Dentist here. amaguri is basically correct.

The apex locator is used to find the end of the root so the dentist knows how far to go. It works by electrical resistance so the hook completes the circuit.
Correct on the foam sponge. Those “bits” are endodontic files. They are different sizes and as you surmised one starts small and works. one starts with a file that will reach the apex and then work up until the file fits the canal. This removes the pulp(nerve and blood vessels) and shapes and enlarges the canal to accept the filling material. The dentist wears them on a ring for easy access. I personally keep them on the counter next to me v. wearing them on a ring but still use the triangle sponge.

The powered instruments were rotary files. They clean and shape the canal faster and easier then the hand files. One uses the hand files first to get to a size that the rotary files will fit since they are a bit larger then the smallest hand files. Also hand files wile tend to push debris into the tooth while the rotary files auger the debris out of the canal. The white things were paper points used to dry the canal. He would have irrigated the canal prior to using them, usually with either dilute bleach or Peridex. You probably just didn’t notice that, only takes a couple of drops for a small syringe. That is when the disinfecting took place. Additionally one usually irrigates with disinfectant between the files. The other possibility on the powered hoses was it was an obturation(filling) system. Some dentists use a system that places a soft pace and then vibrates in to place(this is the sonic wave, legit). Others like me use a system where the obturator is more solid, warmed up outside the tooth and then placed into the tooth.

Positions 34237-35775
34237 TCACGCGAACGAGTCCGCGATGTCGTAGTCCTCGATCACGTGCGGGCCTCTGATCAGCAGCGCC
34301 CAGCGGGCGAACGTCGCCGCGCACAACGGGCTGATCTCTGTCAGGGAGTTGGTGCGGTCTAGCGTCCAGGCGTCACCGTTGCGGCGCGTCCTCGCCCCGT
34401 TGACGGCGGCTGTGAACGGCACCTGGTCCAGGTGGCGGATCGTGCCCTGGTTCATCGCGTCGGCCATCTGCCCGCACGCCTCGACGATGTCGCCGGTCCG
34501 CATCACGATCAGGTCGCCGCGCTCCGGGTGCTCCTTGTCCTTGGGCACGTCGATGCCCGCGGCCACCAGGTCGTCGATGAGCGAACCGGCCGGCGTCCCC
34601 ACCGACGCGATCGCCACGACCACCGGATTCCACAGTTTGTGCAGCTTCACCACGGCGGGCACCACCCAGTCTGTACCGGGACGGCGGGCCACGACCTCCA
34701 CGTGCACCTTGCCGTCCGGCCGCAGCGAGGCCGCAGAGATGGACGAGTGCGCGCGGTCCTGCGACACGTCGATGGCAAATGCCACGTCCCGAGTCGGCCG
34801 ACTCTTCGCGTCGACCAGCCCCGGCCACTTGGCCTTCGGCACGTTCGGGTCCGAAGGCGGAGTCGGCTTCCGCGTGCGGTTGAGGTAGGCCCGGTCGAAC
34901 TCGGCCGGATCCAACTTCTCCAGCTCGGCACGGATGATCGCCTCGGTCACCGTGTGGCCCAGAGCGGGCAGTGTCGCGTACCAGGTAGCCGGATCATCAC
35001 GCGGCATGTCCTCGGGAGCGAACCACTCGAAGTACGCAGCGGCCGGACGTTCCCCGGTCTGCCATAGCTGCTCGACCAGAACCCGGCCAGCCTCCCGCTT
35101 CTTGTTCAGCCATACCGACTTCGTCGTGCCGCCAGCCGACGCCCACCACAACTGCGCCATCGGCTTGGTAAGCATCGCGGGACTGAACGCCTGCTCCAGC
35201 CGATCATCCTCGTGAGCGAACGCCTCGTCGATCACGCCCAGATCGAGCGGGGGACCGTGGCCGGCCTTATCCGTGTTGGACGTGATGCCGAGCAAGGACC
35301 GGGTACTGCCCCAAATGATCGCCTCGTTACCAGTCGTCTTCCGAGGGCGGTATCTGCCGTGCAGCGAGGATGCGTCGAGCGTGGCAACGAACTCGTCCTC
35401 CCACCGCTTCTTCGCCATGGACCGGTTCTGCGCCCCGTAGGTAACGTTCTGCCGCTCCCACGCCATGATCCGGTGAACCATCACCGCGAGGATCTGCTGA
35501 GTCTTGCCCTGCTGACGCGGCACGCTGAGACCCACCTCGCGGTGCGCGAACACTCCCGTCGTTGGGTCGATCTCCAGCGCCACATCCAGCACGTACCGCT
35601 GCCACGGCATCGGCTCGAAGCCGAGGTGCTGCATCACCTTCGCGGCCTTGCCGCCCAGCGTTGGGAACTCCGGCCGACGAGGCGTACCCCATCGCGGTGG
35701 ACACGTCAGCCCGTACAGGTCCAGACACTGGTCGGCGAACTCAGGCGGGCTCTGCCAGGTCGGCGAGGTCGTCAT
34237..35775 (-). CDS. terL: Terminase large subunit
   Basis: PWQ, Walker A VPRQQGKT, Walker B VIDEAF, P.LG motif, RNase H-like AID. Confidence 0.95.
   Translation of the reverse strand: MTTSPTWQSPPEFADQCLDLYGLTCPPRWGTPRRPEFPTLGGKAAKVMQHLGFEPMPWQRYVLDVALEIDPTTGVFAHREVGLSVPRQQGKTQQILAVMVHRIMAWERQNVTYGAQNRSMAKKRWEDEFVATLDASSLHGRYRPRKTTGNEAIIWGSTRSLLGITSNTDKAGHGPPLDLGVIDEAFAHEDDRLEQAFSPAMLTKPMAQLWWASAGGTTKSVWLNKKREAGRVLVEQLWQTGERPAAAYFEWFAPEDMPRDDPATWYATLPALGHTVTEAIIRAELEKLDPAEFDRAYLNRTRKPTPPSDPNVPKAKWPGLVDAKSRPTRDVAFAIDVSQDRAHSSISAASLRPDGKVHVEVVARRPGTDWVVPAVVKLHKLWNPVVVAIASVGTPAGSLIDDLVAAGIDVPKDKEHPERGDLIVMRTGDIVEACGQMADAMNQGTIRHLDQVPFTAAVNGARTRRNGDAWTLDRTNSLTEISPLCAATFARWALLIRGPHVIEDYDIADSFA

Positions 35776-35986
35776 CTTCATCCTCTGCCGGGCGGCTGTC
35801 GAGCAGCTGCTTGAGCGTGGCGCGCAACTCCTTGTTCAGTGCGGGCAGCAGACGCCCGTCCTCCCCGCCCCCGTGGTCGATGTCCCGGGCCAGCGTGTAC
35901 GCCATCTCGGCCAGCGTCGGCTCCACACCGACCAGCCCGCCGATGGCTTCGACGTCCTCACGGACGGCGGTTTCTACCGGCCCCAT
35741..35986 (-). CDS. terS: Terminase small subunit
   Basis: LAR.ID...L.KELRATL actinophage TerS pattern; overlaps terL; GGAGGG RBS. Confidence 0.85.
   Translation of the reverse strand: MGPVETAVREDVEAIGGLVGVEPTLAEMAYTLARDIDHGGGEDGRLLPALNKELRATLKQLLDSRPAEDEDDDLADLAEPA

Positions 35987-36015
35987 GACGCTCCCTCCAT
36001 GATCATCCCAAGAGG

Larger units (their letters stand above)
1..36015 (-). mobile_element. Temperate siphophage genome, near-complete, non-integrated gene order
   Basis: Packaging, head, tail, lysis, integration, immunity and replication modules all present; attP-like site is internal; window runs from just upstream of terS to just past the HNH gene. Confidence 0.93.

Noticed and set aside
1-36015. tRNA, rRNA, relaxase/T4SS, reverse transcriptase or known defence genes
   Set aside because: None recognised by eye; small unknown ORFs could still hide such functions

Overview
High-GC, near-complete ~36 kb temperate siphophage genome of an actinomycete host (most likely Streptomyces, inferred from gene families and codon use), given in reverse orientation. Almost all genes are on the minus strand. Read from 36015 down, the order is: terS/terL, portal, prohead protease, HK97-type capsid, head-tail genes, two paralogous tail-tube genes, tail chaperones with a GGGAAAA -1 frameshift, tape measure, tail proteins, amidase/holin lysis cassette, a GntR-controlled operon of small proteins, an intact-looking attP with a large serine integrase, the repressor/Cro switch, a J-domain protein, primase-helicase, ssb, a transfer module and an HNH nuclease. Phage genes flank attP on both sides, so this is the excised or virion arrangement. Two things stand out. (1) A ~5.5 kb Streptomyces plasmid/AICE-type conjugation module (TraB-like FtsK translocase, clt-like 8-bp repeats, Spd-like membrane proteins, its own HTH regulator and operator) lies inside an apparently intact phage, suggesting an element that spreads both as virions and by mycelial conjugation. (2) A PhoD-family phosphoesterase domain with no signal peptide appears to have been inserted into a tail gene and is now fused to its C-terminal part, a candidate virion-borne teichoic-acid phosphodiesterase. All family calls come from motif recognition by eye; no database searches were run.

Hope this helps.

Thanks, rsat. I knew it wouldn’t take long for an actual dentist to chime in. I thought about asking him to explain what he was doing as he went along but didn’t know how he’d feel about that. Once started, he we was all business. Plus, the rubber dam made speaking a wee bit difficult. This particular endodontist’s practice is limited to root canals. It seems to me that it would get boring after a a while. Is there enough variation to keep things interesting?